This painting will be included in the Catalogue raisonné of Fantin-Latour's paintings and pastels by Galerie Brame & Lorenceau currently in preparation.
From the 1860s, still-life painting became increasingly important to Fantin-Latour, partly due to the measure of financial success it provided, but more importantly as an academic discipline.
For Fantin-Latour still-life painting was a means to understand the 'achievement of revered masters like Velasquez and Rembrandt' (D. Druick, Fantin-Latour, Exh. cat., 1983, p. 114). Edward Lucie-Smith writes that 'Fantin's flower pieces have a special quality which is well summed up in Jacques-Emile Blanche's description of them: "Fantin studied each flower, its grain, its tissue, as if it were a human face". But this is true with one proviso: he looked at flowers, as he did at faces, with no perceptions. His belief, academic in origin, that technique in painting was separable from the subject to which the artist applied it, enabled him to see the blooms he painted not as botanical specimens, but as things which, though not necessarily significant in themselves, would generate significant art upon the canvas' (Henri Fantin-Latour, New York, 1977, pp. 22-23).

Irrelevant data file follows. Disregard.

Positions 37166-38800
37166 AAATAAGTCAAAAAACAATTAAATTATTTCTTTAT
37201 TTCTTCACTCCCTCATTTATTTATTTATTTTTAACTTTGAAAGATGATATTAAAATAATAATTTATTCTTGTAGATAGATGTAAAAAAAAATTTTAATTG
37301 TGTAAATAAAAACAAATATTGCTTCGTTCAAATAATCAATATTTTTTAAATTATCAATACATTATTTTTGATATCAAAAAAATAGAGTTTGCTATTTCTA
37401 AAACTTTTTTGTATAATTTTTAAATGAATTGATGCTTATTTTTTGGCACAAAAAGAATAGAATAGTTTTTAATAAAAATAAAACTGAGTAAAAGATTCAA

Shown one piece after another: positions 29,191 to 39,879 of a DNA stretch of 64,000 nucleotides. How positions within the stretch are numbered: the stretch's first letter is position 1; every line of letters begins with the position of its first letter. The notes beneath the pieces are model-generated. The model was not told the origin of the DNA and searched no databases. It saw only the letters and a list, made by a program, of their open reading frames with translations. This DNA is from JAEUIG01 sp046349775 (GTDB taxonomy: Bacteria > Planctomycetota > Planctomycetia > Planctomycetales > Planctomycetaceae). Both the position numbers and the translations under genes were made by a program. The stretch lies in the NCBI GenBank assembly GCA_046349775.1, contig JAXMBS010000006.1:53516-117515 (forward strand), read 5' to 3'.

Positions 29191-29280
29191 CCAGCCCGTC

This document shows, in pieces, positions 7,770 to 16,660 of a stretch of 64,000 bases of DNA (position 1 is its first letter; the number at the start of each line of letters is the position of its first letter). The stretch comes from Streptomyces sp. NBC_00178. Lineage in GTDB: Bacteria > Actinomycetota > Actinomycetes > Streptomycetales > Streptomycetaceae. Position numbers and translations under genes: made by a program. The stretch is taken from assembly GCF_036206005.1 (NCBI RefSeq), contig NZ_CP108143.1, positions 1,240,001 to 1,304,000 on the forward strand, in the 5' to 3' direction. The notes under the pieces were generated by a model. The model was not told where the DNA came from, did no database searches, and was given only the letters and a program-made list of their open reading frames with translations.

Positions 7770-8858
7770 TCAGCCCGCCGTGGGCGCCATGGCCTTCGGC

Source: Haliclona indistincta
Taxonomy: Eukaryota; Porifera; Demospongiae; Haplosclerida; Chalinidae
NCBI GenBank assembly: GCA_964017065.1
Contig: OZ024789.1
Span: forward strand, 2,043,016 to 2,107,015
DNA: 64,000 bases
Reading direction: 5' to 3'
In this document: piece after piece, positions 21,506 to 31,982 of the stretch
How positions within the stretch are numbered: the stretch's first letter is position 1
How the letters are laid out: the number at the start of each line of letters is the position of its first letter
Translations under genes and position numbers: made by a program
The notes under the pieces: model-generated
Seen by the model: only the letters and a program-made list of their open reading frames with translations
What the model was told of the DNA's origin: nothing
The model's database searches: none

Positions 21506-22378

Dahlias was bought by Edwin Edwards with whom Fantin-Latour began a deep friendship and an important business relationship at Sunbury in 1861. In the course of his visits to England, where he often stayed with the Edwards, Edwin Edwards introduced Fantin-Latour to the most important dealers and collectors in Victorian England. Commissions for the artist's still-lives soon followed and he quickly became a commercial success. Edwards also introduced Fantin-Latour to the MacNicol Gallery in Glasgow, from whom Major H. J. Dunsmuir purchased the present painting.
Herbert Dunsmuir was born in Glasgow in the 1890s where his father had founded the marine engineering business of Dunsmuir & Jackson on the Clyde. Educated at Glenalmond, he served with the Highland Light Infantry during the First World War. Thereafter, he moved to Ayrshire and, following the sale of the shipping business, his lifetime of collecting began. His eye was akin to other astute Scottish collectors of the period and, like them, he benefitted from the outstanding Glaswegian dealers as well as their London counterparts. His taste encompassed the Glasgow Boys, the Barbizon school, the Impressionists and the Scottish Colourists as well as English painters such as Sir Alfred Munnings.